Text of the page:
Scoop Design System

Creating a universal design language to use across platforms

Laying a Foundation

When I first joined Scoop there was no design system. Based off of my previous experience and how young the product was, it was a perfect time to start laying the foundation for one. The initial goal, since there was only 2 of us, was to create a component library so we could more efficiently create designs, which sped up the overall process.

First, I took inventory of all the components that were being used and documented any inconsistencies. Next, I worked with the other Designer to understand the why and how of each component. Finally, using Sketch, I made each component a symbol and updated the current designs with them.

As our team grew from 2 to 4 our design system had to grow as well. It was no longer just meant for Designers, but also for Engineers. We needed a better way to communicate rules, interactions, best practices, etc. to everyone involved in creating new features.

With the help of my co-workers we created a robust, modular, and cohesive design system that allowed for Designers and Engineers to easily create and build features with accuracy and speed. All while making sure it would be platform agnostic, because we had to support both iOS and Android apps and in the future, web apps.


  • Have a single source of truth that can be accessed by Designers, Engineers, PMs, and more.
  • Speed up both the design and implementation of features while increasing accuracy.
  • Reduce the need for visual QA.

Building Blocks

Color, typography, icons, and components are the base of the design system.


The Scoop color palette was updated to represent the brands values: Showing great ingenuity, welcoming, enjoyable, empowering, and trustworthy. They also are accessible per WCAG 2.1 guidelines, when applied correctly.

The bright, trusting, and inviting color palette.


  • Green - Use green for progress, confirmed and verified states, selected/on states, and secondary action outline and fill.
  • Dark Green - Use dark green for secondary action text, and primary callouts.
  • Blue - Use blue for primary actions and links.
  • Yellow - Use yellow for delightful actions, like favoriting, and secondary callouts.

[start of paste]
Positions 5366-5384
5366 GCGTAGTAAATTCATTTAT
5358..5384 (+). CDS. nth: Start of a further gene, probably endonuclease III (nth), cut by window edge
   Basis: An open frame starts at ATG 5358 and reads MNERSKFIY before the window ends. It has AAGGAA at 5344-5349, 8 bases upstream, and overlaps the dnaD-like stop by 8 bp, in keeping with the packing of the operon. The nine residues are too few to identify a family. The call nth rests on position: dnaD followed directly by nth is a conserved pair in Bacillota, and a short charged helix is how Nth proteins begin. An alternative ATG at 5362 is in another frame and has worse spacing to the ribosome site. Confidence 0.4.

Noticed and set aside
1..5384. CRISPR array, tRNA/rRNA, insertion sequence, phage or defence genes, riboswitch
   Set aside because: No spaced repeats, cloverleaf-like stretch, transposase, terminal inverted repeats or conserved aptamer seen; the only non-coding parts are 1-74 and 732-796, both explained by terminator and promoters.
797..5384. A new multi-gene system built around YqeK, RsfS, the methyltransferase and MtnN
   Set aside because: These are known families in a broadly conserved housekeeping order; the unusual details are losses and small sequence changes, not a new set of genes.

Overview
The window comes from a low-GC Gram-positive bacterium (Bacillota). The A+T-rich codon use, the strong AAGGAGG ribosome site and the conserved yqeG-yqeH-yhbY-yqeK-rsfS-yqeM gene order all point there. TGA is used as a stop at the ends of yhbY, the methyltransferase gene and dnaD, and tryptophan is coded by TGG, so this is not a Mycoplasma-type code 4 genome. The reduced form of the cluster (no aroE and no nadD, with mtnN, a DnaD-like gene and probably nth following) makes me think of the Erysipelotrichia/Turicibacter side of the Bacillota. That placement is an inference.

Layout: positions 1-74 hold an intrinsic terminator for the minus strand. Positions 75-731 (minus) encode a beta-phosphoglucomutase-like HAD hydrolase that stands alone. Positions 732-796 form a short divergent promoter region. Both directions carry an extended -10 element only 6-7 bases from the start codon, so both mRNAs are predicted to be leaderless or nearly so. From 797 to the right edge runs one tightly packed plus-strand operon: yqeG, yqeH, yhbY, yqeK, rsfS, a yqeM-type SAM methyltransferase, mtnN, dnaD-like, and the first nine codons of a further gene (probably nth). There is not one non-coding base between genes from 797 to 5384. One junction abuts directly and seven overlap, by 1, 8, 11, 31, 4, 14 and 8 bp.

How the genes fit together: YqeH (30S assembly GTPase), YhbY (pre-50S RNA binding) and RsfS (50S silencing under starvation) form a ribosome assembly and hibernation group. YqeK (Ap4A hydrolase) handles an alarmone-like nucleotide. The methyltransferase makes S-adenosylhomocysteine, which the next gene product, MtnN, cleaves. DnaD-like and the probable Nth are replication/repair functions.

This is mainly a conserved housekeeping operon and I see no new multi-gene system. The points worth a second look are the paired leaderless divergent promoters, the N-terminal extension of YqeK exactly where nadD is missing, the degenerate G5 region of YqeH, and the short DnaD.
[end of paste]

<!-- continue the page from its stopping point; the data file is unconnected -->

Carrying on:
• Red - Use red for destructive actions.
  • Dark - Use dark primarily for text, unselected/off states, text inputs, and sometimes used for tertiary actions.
  • White - Use white for backgrounds, text, and primary and secondary actions when on a colored or textured background.
  • Grey - Use grey for view backgrounds.


Scoop's primary font is Gotham. We choose this font because it legible and fits our brand perfectly, especially when compared to our original font, Effra.

Typography styles and line-height rules when pairing sizes.


I developed an icon set because the icons that were being used weren't cohesive and were not optimized for legibility. I decided to use Material Design Icons as a starting point because it provided everything I needed to quickly create a cohesive and legible icon set.

For the icons to be on brand and easily understood I choose to use the following characteristics:
  • 1pt rounded corners soften the look and feel and make it more approachable.
  • 2pt strokes outside and 1pt strokes when necessary for increased legibility.
  • Filled, with some exceptions where outlined made it easier to recognize and understand.
  • They are actionable.
These are the main icons currently in use.


In order to have consistent and pixel perfect icons I used a 24pt by 24pt grid with keylines created from basic shapes. This standardization ensures that when other designers create icons that they fit the look and feel.


Following the keylines helps to unify and systemize the icons placement on the grid.
24pt by 24pt grid.
Guides created from circles, squares, and rectangles.

Platform specific

Since Scoop has both an iOS and Android app, we wanted to make sure we were using the correct icons depending on the platform. This enabled our carpoolers to quickly understand and know how to use an icon because of their familiarity with it.
iOS share icon.
Android share icon.
iOS back and forward icons.
Android back and forward icons.


The components are based off of Google's Material Design and are designed to be accessible, e.g. 48pt touch target, contrast ratios, etc. and easy to scan for the most relevant information, e.g. more white space, clearly defined hierarchy, etc.

These are just some of the components used.

Design Guide

I took the lead in creating and maintaining the design system in Sketch and Zeplin. Using Sketch's symbols increased the speed of creating implementation ready designs. While using Zeplin's Styleguide allowed Engineers to easily create coded versions of the components. Both ultimately sped up implementation and reduced visual issues found during QA.

These are a handful of pages from the design guide.

Platform Comparison

The design system was built in a way so the components would work on both iOS and Android platforms, while also taking into consideration, the differences between each platforms specific components, transitions, and navigation. This speeds up the design and implementation process because there's only one set of components to maintain.

From left; iOS and Android Sign In view and iOS and Android Cancellation Details view in the bottom sheet.